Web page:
Tuesday, September 19, 2006
Human hunter-gatherers and wolves experienced several overlaps as both are social species, they shared habitat and hunted the same prey. There are four theories to explain possible routes for domestication of the dog:
- Orphaned wolf-cubs: Studies have shown that wolf pups taken at an early age and reared by humans are easily tamed and socialized. Once these early adoptees started breeding amongst themselves, a new generation of tame "wolf-like" domestic animals would result which would over generations of time, become more dog-like.
- The Promise of Food: Early wolves would be attracted to the bones and refuse dumps of human camping sites as scavengers. Once there, they would recognise specific humans as "ours" and in protecting their range from strangers, would be useful to prevent surprise attack. These early adoptee became tame wolves dependent on humans for their source of food. The Papua New Guinean "singing dogs" have such a function today, as do the pariah dogs of India. Dr. Raymond Coppinger of Hampshire College, Massachusetts, argues that such wolves over time would become less fearful of humans than most wild wolves, and this trait may have been inheritable, making these wolves more likely to be domesticated. The wolves hypothetically separated into two populations, the village-oriented scavengers and the packs of hunters. The next steps have not been defined, but selective pressure must have been present to sustain the divergence of these populations.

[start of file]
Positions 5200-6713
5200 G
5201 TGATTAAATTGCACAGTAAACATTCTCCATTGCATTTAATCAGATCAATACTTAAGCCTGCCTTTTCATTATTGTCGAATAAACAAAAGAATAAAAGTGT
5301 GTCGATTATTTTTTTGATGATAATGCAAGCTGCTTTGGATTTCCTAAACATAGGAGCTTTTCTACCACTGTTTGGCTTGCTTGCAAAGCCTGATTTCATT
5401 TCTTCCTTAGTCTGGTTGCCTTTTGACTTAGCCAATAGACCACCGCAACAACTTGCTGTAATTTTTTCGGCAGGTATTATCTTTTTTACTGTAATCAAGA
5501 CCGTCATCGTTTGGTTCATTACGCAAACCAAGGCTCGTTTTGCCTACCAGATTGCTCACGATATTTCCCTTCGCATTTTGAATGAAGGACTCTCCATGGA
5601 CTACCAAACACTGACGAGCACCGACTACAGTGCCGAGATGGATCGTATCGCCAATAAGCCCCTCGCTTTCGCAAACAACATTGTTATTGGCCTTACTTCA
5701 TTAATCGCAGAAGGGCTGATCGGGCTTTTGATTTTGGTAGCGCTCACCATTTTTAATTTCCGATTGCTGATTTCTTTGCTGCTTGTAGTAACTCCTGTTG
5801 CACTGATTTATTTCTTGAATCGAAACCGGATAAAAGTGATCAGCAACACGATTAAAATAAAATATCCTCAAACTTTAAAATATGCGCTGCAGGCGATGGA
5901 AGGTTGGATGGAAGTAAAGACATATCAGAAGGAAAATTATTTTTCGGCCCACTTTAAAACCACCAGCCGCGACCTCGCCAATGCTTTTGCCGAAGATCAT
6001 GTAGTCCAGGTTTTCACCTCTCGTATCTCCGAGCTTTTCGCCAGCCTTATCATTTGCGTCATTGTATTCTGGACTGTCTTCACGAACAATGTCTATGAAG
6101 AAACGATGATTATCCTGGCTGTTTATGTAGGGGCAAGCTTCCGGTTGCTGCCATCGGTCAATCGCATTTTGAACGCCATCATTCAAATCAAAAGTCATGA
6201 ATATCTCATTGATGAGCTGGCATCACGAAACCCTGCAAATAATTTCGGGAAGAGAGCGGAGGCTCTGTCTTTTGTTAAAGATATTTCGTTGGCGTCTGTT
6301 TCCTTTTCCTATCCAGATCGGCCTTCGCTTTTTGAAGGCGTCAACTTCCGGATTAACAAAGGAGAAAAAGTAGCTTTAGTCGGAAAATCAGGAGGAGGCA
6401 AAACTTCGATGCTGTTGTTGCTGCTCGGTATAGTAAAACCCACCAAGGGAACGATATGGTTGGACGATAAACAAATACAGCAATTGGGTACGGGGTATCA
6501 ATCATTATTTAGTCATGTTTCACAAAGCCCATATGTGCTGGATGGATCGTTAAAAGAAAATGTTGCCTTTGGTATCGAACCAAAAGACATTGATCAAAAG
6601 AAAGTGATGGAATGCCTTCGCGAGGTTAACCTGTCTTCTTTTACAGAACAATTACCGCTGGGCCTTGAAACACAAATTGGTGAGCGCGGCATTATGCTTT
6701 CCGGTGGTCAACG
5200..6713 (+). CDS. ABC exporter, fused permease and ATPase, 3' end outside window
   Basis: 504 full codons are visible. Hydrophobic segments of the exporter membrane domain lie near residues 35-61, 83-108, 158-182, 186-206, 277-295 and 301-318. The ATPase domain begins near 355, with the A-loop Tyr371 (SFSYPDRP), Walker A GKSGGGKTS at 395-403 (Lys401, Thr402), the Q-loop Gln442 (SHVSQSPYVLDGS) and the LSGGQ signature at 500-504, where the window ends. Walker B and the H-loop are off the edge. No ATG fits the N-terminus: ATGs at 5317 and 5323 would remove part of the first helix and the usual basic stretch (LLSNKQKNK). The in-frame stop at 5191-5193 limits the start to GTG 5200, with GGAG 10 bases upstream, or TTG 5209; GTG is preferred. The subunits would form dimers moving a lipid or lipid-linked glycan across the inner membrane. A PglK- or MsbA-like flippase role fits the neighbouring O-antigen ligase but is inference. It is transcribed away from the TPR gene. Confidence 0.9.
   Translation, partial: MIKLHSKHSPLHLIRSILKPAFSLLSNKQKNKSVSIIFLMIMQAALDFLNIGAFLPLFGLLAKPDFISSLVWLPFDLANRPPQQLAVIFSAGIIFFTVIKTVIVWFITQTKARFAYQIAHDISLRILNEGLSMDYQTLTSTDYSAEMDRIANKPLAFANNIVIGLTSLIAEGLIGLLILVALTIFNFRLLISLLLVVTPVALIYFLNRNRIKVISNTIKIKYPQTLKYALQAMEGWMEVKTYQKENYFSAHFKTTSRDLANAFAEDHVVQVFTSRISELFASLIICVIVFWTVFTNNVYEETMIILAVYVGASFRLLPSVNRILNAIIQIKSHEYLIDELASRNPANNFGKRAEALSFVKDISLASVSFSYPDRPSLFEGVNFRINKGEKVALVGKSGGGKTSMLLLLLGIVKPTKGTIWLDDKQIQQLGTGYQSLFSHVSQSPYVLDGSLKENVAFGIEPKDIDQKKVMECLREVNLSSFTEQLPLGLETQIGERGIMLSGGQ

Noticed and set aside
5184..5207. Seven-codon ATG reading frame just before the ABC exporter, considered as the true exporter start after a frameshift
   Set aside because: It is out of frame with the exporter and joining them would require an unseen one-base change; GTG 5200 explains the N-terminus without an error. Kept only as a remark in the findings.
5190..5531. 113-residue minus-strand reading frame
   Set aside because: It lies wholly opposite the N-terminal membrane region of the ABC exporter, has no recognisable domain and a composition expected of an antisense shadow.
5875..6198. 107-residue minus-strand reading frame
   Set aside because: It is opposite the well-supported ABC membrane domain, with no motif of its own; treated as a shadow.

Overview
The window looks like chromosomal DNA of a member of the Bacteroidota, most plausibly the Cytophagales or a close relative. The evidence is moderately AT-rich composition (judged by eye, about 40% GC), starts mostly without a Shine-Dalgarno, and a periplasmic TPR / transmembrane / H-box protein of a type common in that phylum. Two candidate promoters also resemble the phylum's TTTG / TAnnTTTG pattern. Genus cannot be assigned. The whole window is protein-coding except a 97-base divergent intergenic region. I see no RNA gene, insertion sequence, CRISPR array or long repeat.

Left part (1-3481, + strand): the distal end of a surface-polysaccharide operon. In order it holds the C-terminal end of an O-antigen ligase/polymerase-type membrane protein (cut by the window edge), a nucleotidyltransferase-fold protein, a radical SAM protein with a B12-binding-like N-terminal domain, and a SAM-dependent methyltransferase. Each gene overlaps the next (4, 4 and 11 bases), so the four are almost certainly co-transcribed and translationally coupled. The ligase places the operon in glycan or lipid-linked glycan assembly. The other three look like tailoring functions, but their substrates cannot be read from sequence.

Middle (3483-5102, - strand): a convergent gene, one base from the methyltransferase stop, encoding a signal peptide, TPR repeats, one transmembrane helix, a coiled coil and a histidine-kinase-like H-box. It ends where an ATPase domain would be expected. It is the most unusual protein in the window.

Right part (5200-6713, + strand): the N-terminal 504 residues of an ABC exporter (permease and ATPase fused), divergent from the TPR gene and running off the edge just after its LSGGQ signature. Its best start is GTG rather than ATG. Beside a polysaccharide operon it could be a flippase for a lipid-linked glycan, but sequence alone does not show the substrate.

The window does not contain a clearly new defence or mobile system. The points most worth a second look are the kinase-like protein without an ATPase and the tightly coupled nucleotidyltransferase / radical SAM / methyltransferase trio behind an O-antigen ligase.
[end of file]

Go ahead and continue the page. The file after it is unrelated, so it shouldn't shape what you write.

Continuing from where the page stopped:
- As a beast of burden: North American Indians used dog sized travois, before adapting the horse for this purpose, and huskies are famous for their pulling of sleds for Inuit communities. It is very probable that the dog was the original beast of burden before the domestication of the horse or ox, and their uses as beasts of burden.
- Dogs as a source of food and fur: Whilst westerners have difficulty thinking of dogs (or wolves) as a source of meat, wolf fur is a highly prized commodity.
Hybrid or domestic wolves are still thriving in modern times. The current estimate is that there are more than 2.5 million domestic or “hybrid” wolves in North America today. If you are interested in adopting your own hybrid or domesticated wolf then you owe it to yourself to visit StarCrossWolves.com for more details.